There has been scant reporting about a major offensive launched by Egypt’s army against the Islamic State of Iraq and Syria (ISIS) in northern Sinai earlier this week. The assumption is that the offensive continues while everyone in Cairo waits for a new army communique.
Reporting is scant because northern Sinai is a war zone, and in any war zone concerns about security and morale trump journalism, even the most responsible journalism, which in such circumstances can be a rare commodity anywhere, not just in Egypt.
The temptation of Egyptian news organizations to use unverified accounts telephoned in from near the front by anyone, and which can contradict official statements , is no longer a problem. That is because under a new law, reporting details of ISIS attacks that contradict official statements can result in massive fines for journalists, and courts barring journalists from working in their profession for up to a year.
The Egyptian army is not the post-Saddam Iraqi army, which for all of the billions of dollars of American equipment and training fell apart during a series of ISIS offensives.Abdallah Schleifer
That means scant reporting. The way to balance the need for reporting from the front while preserving security and morale is to embed journalists with a minimal level of security clearance. They may accompany army units, and have all reporting from the front submitted for quick clearance by army censors.
ISIS has few friends in Egypt (which is not necessarily the case in some other Arab countries), just as the Nazis had few friends in America during World War II. No American journalist suspected of sympathy for the Nazis would have accredited by the allied armed forces as a war correspondent. Those accredited still had to submit battlefield reports for quick clearance by a military censor.
In Cairo, there is speculation as to why the army has launched such a massive offensive around the towns of Rafah, Sheikh Zuweid and El-Arish. Such speculation focuses on recent ISIS attacks: the killing of two policemen in El-Arish in late August, and two blasts on Sept. 3 that wounded six members of the Multinational Force and Observer (MFO) peacekeeping mission that has been operating in the Sinai since the Israeli withdrawal. Four Americans were among the wounded.
However, this misreads what is happening in the Sinai. The very name of the offensive, “Retribution for the Martyrs,” indicates that this is an ongoing response to a coordinated and unprecedented attacks by ISIS on July 1 against army checkpoints and police positions in northern Sinai. Three hundred ISIS fighters were involved.
In eight hours of intense fighting - particularly in the town of Sheikh Zuweid close to the border with Gaza - at least 100 jihadists were reportedly killed. In the weeks leading up to that attack in July, there were reportedly a series of blasts targeting Egypt’s army and security forces. This has been the pattern of ISIS offensives in Iraq: intermittent attacks leading up to major assaults to seize towns and cities.
The barely-reported but apparent goal of ISIS in July was to take and hold Sheikh Zuweid. It failed. Between then and the Egyptian army offensive this past week, intelligence was gathered on the location of ISIS bases. As a result, heavy casualties were inflicted on ISIS this week, and more than 100 have reportedly been taken prisoner.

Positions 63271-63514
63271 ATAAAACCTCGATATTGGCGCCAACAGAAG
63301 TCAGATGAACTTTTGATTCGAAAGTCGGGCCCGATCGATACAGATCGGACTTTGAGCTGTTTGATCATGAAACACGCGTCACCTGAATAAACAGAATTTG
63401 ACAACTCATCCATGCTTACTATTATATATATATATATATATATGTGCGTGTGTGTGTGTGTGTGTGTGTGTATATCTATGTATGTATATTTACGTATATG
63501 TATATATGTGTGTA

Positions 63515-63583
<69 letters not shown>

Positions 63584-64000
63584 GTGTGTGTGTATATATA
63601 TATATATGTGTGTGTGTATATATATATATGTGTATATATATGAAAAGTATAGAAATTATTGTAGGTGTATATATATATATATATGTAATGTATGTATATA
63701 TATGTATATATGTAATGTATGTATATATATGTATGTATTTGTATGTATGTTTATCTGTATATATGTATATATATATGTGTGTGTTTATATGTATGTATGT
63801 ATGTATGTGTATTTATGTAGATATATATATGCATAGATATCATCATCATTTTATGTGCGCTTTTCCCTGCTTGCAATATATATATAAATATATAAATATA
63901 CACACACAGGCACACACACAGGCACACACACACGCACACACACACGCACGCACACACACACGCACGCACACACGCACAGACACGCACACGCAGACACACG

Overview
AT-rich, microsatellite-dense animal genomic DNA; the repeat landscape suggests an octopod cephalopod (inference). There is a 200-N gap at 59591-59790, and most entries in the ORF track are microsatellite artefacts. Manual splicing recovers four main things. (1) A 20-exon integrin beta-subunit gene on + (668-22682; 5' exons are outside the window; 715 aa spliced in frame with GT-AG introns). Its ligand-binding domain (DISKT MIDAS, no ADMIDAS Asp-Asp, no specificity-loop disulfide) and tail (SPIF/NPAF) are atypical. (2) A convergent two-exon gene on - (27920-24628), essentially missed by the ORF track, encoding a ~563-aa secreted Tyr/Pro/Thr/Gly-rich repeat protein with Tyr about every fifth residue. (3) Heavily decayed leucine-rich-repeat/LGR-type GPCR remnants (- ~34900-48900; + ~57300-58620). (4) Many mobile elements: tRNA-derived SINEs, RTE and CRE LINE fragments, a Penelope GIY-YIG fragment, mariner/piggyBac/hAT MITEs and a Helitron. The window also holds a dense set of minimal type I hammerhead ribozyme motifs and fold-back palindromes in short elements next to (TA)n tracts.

Egypt is not Iraq, and the Egyptian army is not the post-Saddam Iraqi army, which for all of the billions of dollars of American equipment and training fell apart during a series of similar ISIS offensives.
Nor is Egypt Syria, where ISIS and its Al-Qaeda competition, Al-Nusra Front, have pushed out the Syrian army, as well as rebel militias theoretically opposed to both radical Islamist groups, from towns along the border with Turkey as well as the suburbs of Aleppo and Damascus.
This summer, Washington resumed delivery of crucial military equipment to Egypt, and Secretary of State John Kerry came to Cairo to resume suspended strategic talks, deliver a reportedly conciliatory letter from the American president to his Egyptian counterpart, and talk with enthusiasm about U.S. support for Cairo in its struggle against ISIS, and readiness to participate in Egypt’s economic development.
So perhaps the ISIS threat, and the Egyptian army’s performance in countering that threat, has finally had an impact on those White House circles that have been so receptive to the Muslim Brotherhood’s ambitions in Egypt even before the 2011 revolution, and so critical of Egypt since those ambitions were cut short by President Abdel Fattah al-Sisi.
Abdallah Schleifer is a veteran American journalist covering the Middle East and professor emeritus at the American University in Cairo where he founded and served as first director of the Kamal Adham Center for TV and Digital Journalism. He is chief editor of the annual publication The Muslim 500; a senior fellow at the Foreign Policy Research Institute (USA) and at the Royal Aal al Bayt Academy for Islamic Thought (Jordan.) Schleifer has served as Al Arabiya Washington D.C. bureau chief; NBC News Cairo bureau chief; Middle East correspondent for Jeune Afrique; as special correspondent (stringer) , New York Times and managing editor of the Jerusalem Star/Palestine News in then Jordanian Arab Jerusalem.
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